In this episode of Law, disrupted, John is joined by Assistant Professor of Law at Southern Methodist University, Dedman School of Law, Eric Ruben, Duane R. Lyons, a partner in Quinn Emanuel’s Los Angeles Office, and Stacylyn Doore, a partner in Quinn Emanuel’s Boston Office. Together, they discuss three main topics surrounding guns: Supreme Court Second Amendment cases, regulation at both the state and federal levels, and pending litigation. Guns and the rights of US citizens to bear arms is a hotly contested policy issue in the USA, which has only become more relevant due to the recent mass school shooting in Uvalde, Texas, and the recent New York State Rifle & Pistol Association, Inc. v. Bruen Supreme Court decision.
They begin by discussing how the Supreme Court held in Bruen ruled that the New York gun safety law at issue is unconstitutional. This law required a license to carry concealed weapons in public places and provided for discretion in the state’s provision of such licenses. Eric outlines the landscape, pre-Supreme Court decision – he touches on the lay of the land, outlining the historical context, as well as explaining how firearm regulation and control have primarily been executed at a state and local level, rather than federal, and that there has been a long history of gun control at the local/state level in the US, citing to registration requirements in the 1930s and long before. There have only been a handful of significant federal laws that would count as “gun control.” The recent bipartisan federal legislation was an exception. It was several decades earlier when the last federal gun safety law was passed.
The conversation moves on to discussing the Heller case, another US Supreme Court decision which held that the Second Amendment guarantees an individual the right to possess firearms independent of service in a state militia and to use firearms for traditionally lawful purposes, including self-defense within the home. Duane notes that there are members of the courts that view guns and gun rights completely differently than people in large metropolitan areas and that many court decisions seem results driven. They move on to discuss the difference between where the focus should be and where the focus will actually be for future gun control regulation and litigation.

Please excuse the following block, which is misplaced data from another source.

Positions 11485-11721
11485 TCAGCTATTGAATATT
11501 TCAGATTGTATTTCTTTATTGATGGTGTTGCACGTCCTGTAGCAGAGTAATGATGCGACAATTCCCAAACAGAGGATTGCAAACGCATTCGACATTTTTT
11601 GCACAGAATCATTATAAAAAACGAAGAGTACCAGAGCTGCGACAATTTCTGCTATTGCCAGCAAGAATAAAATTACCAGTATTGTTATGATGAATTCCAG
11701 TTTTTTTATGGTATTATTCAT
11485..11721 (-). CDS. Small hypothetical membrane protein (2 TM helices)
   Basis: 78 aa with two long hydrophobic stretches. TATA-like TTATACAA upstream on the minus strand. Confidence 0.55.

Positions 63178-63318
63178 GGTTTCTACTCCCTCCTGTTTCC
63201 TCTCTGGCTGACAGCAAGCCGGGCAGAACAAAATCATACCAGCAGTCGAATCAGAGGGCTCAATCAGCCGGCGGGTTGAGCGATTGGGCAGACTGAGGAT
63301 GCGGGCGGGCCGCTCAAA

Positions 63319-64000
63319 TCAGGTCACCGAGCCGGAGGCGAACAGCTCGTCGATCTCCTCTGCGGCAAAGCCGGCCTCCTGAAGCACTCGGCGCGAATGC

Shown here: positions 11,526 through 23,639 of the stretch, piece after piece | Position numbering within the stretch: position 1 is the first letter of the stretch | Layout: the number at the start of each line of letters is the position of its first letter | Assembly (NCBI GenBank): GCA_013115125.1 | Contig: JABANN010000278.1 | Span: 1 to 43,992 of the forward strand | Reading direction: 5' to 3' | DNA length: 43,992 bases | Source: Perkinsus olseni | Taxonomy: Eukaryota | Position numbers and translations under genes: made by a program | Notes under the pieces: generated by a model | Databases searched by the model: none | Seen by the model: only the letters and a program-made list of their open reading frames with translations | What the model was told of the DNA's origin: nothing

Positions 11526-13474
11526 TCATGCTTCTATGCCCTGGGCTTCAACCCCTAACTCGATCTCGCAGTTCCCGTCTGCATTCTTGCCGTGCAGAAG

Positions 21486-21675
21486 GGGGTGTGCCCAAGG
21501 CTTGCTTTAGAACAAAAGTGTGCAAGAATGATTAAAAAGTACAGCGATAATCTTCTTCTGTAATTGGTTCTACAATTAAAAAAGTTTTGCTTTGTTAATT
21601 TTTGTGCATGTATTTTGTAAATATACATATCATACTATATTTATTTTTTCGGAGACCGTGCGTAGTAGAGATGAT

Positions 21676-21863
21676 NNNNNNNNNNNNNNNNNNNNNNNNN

Stacylyn moves the discussion toward future applications of Heller and Bruen, noting how we’ve seen a lot of historical analysis in the cases thus far and asking how much more there is to mine and to what extent comparable historical analogs are now required in all future gun regulation cases. Eric answers by discussing the means and scrutiny approach to Second Amendment cases, explaining that once the Second Amendment is in play, the government has to find historical analogs in order to justify modern-day gun regulation. However, Eric highlights that times have changed, noting that historical analogs may not suffice given the technological advancements in the intervening centuries.
Duane moves the conversation towards whether there are any historical analogs showing that firearms were prohibited in some parts of the country. Eric notes how Britain in the 1300s had strict firearm laws, as well as other restrictions, such as Texas gun laws in 1871, which banned the public carry of pistols and public weapons. John touches on age limitations being a potential appropriate response in light of Bruen, as well as increased reliance on mandatory training and designation of sensitive areas.
Finally, the conversation comes to a close, with Duane discussing ghost guns and how they’ve become the choice guns for criminals in the USA, with law enforcement seizing more and more ghost guns. Duane highlights Quinn Emanuel’s involvement in a lawsuit against a ghost gun company, Polymer80, a case that is set for trial next year.
Published: Jul 27 2022